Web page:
The websites stealing data from iPhones might have been used for particularly sinister purposes. TechCrunch sources claim the sites were part of a state-sponsored campaign, presumably from China, targeting the country's Uyghur Muslim population. The pages would have let China swipe sensitive info like messages and passwords, not to mention track their locations. Apple quietly fixed the issue with iOS 12.1.4 in February, but it's possible that thousands of Uyghurs' phones were compromised before then.
It's not certain if the sites also targeted Android users, although Forbes sources said Android and Windows users were also under the crosshairs. China has used a number of tactics to compromise phones and crack down on Uyghur Muslims. Border guards have reportedly been installing surveillance apps on the Android phones of tourists entering the Xinjiang region. They can't do the same on iPhones due to tighter app installation controls, but they've reportedly scanned the devices at the border.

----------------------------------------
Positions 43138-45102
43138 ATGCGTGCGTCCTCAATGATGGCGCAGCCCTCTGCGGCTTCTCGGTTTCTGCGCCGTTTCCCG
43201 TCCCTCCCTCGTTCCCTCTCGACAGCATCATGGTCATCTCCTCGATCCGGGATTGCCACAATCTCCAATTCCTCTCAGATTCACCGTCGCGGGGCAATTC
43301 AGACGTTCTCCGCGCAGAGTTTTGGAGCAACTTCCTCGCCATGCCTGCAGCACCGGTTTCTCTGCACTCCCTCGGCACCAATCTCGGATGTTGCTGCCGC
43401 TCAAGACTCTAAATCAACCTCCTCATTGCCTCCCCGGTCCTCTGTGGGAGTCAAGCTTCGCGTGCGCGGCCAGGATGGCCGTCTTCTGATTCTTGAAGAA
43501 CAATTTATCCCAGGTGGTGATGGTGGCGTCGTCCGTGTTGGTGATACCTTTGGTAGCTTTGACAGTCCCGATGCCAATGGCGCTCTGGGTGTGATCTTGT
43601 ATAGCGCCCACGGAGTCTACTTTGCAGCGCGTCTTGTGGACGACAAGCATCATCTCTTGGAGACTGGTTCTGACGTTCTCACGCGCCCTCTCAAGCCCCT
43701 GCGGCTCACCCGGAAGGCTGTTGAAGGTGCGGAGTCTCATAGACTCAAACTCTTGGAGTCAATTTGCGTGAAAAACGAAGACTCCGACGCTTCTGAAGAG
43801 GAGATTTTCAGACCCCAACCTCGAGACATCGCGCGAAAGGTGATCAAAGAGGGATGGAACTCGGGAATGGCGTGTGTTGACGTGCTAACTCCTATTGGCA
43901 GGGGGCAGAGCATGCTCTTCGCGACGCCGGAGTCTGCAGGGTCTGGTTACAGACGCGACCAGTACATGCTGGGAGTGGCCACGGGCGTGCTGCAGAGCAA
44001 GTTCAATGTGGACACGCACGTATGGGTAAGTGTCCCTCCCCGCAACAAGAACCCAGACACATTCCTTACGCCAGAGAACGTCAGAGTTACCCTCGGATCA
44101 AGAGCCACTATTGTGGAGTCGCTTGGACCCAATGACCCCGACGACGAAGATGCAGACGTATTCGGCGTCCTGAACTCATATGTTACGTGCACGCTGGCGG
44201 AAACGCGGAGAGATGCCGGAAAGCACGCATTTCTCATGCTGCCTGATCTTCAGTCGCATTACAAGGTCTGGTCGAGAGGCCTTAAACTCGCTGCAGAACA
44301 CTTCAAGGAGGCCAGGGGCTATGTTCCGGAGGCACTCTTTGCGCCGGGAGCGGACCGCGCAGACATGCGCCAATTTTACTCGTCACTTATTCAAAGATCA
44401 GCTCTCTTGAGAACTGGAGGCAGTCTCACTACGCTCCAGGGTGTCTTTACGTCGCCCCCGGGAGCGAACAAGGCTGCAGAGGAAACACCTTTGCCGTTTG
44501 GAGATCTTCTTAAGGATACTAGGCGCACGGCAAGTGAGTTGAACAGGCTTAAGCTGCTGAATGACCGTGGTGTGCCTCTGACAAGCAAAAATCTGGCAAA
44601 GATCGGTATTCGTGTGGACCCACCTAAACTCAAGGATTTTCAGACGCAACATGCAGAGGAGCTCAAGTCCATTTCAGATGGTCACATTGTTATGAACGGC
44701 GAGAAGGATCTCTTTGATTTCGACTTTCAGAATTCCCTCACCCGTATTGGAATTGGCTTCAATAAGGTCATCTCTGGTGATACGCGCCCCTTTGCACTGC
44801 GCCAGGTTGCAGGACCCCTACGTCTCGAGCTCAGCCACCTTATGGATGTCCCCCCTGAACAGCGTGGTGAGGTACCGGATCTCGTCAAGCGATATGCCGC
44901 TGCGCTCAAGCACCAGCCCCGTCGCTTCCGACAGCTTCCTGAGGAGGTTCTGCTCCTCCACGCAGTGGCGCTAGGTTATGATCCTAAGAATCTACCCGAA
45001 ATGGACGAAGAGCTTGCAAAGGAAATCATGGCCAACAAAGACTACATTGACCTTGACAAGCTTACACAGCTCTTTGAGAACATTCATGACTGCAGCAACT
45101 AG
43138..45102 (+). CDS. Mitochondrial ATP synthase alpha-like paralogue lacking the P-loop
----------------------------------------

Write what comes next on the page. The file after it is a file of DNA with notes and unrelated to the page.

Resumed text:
The sites also inadvertently infected non-Uyghurs who found the pages in Google search, according to one of the tipsters. That apparently led the FBI to ask Google to de-index sites and reduce the number of infections. Google has declined to comment beyond the publicly available research info, while the FBI would neither confirm nor deny that it had been investigating.
If China was targeting Uyghurs with the sites, it wouldn't have been surprising. The country has been conducting far-reaching surveillance in a bid to silence dissent in Xinjiang, including the reported use of face recognition to monitor people on watch lists. Hostile websites would have just been one resource among many to keep track of local Muslims and punish those who dare fall out of line.